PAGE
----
Language death

In linguistics, language death occurs when a language loses its last native speaker. By extension, language extinction is when the language is no longer known, including by second-language speakers. Other similar terms include linguicide,[1] the death of a language from natural or political causes, and rarely glottophagy,[2] the absorption or replacement of a minor language by a major language.

Dolly Pentreath, traditionally considered the last native speaker of Cornish,[citation needed] in an engraved portrait published in 1781
The last three speakers of Magati Ke

Language death is a process in which the level of a speech community's linguistic competence in their language variety decreases, eventually resulting in no native or fluent speakers of the variety. Language death can affect any language form, including dialects. Language death should not be confused with language attrition (also called language loss), which describes the loss of proficiency in a first language of an individual.[3]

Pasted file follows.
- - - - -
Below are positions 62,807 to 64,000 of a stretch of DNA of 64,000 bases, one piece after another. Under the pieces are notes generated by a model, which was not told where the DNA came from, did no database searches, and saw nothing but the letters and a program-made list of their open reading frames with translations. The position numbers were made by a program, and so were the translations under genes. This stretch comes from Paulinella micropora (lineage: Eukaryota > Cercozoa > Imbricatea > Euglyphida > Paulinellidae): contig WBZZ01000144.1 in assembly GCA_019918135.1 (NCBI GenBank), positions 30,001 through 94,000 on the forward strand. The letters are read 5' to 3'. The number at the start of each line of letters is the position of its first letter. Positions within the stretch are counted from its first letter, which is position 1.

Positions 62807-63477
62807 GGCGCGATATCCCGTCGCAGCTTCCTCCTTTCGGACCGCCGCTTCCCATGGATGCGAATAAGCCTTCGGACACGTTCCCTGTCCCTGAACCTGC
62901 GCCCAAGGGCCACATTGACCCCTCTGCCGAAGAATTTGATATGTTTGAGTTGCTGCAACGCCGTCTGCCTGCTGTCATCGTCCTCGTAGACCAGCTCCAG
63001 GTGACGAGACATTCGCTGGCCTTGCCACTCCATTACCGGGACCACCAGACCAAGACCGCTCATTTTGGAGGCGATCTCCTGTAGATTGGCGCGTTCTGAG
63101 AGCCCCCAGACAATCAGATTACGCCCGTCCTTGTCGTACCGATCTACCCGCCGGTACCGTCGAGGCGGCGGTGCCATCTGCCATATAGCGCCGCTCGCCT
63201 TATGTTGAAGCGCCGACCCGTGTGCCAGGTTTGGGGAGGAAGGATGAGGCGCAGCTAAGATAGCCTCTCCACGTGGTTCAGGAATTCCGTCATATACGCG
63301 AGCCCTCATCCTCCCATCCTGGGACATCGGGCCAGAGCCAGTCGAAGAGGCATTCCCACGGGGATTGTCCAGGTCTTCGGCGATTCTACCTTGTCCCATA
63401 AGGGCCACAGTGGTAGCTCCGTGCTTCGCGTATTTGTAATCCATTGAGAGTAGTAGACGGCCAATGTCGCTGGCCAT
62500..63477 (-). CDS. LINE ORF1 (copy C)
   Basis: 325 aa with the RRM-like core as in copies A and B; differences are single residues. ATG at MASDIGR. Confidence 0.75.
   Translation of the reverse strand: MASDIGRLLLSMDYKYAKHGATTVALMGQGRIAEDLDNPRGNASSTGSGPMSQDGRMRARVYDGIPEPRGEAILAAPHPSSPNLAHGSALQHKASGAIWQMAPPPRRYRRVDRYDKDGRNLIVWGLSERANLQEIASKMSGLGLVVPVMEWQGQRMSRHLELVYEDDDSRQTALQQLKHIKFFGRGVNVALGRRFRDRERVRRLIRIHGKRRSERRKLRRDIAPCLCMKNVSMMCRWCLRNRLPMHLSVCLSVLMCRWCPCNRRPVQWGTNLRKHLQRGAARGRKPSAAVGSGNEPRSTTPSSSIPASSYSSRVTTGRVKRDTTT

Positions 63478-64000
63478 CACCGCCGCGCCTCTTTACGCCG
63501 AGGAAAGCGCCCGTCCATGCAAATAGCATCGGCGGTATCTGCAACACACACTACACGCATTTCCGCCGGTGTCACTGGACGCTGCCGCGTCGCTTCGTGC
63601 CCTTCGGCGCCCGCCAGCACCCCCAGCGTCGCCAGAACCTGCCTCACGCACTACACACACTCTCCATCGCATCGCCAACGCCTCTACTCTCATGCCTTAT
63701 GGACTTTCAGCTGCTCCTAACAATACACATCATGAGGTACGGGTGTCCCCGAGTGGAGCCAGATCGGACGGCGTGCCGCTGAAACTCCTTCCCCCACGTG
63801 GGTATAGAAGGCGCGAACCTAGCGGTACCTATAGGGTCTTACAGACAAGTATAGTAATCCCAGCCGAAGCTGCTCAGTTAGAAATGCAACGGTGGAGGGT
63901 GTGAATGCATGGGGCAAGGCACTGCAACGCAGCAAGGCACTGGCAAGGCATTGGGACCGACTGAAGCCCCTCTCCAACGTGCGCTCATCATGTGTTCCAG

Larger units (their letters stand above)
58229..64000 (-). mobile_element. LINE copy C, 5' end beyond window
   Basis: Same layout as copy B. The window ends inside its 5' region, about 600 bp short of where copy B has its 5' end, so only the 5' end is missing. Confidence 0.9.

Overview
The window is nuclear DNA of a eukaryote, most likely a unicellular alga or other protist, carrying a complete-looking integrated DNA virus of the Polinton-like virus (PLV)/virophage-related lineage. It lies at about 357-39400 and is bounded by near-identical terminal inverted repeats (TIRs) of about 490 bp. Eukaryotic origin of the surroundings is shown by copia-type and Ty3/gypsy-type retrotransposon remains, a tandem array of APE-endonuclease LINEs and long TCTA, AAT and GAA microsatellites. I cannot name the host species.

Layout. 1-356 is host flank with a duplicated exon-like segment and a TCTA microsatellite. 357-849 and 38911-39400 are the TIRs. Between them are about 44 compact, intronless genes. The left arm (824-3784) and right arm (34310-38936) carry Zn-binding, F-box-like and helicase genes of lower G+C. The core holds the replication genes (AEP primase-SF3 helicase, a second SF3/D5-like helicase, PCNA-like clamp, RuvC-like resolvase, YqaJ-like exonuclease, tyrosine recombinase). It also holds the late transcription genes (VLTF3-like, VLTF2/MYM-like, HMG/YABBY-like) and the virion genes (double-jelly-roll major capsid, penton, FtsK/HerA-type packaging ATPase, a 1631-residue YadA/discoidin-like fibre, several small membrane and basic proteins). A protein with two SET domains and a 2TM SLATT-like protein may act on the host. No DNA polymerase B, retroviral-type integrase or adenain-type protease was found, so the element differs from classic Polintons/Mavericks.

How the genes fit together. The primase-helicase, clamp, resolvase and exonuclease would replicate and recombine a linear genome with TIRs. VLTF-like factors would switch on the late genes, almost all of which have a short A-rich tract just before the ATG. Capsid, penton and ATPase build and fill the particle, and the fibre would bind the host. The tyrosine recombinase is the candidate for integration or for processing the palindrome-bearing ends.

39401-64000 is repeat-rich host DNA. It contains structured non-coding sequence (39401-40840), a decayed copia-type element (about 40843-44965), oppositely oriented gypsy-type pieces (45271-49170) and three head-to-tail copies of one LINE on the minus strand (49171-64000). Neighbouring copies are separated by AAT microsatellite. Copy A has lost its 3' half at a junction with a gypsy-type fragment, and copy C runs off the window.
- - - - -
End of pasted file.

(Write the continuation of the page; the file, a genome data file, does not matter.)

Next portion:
In the modern period (c. 1500 CE–present; following the rise of colonialism), language death has typically resulted from the process of cultural assimilation leading to language shift and the gradual abandonment of a native language in favour of a foreign lingua franca, largely those of European countries.[4][5][6]

As of the 2000s, a total of roughly 7,000 natively spoken languages existed worldwide. Most of these are minor languages in danger of extinction; one estimate published in 2004 expected that some 90% of the currently spoken languages will have become extinct by 2050.[7][8]